The beauty of the global war against terrorism for many of its part-time participants is exactly in the opportunities to reward themselves along the way with many long-coveted prizes. Nobody is more aware of that than Russia's President Vladimir Putin who in fact had started his own counter-terrorist crusade two years prior to 9/11 and now keeps flashing the 'I-have-warned-you' Cheshirean smile. He is into much more than just 'bandwagoning'. While proclaiming the desire to ally Russia with the West, he wastes no chance to advance its strategic interests in the Caspian area and - unlike in his European offensive - much prefers power instruments to diplomacy.
The seven year prison sentence handed down to leading opposition politician Ghalymzhan Zhaqiyanov, former regional governor of Pavlodar, on 2nd August is the culmination of what many observers agree has been an unprecedented period of political repression in Kazakhstan's first decade of independent statehood. The neutralization of opposition through dubious criminal proceedings, the closure of independent media outlets and a stringent new law on the registration of political parties that could wipe out all constitutional opposition to the Nazarbayev regime, indicate a conscious attempt to flatten the political landscape in Kazakhstan. Yet, many in the democratic opposition sense that the clampdown has engendered a sea change in the organization and focus of opposition activity that may actually serve to enhance the prospects of democratic change.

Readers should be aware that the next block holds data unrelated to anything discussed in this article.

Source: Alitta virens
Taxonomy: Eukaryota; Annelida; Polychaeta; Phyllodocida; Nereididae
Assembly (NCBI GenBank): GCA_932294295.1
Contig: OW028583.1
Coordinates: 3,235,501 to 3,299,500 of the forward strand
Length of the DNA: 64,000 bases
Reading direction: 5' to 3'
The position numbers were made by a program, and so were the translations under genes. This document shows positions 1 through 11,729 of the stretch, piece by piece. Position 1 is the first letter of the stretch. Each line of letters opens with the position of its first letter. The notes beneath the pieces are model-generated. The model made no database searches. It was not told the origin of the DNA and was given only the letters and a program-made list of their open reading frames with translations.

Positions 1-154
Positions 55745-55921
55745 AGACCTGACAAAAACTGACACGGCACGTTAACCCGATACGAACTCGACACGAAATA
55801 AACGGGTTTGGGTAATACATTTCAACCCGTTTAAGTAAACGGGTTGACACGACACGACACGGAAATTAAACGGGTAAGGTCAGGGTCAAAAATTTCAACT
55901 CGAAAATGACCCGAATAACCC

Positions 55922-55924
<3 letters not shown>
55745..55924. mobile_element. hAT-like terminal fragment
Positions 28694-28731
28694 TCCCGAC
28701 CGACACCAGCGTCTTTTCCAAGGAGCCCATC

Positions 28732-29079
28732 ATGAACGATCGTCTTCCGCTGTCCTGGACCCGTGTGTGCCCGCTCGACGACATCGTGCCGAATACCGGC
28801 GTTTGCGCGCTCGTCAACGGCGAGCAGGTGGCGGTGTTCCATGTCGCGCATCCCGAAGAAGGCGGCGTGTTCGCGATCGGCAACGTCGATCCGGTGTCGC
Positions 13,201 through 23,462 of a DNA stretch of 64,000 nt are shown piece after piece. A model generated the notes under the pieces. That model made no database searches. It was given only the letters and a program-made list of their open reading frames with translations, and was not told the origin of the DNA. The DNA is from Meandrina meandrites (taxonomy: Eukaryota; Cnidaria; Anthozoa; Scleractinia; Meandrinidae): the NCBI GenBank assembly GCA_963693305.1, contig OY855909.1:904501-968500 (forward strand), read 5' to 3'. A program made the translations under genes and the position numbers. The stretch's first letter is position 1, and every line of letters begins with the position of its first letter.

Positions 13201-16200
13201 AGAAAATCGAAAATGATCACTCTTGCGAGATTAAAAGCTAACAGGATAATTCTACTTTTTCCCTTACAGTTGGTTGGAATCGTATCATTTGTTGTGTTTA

It is already clear that China is the big loser in the war on terrorism in Central Asia, if not elsewhere. Virtually every plank of its strategic policy for enhancing its influence and lessening American influence in the area has failed and its weaknesses have been cruelly displayed to the world. Therefore, Beijing is now searching for a new strategy with which to regain influence and reduce the threats it perceives from Washington's rising presence in Central Asia.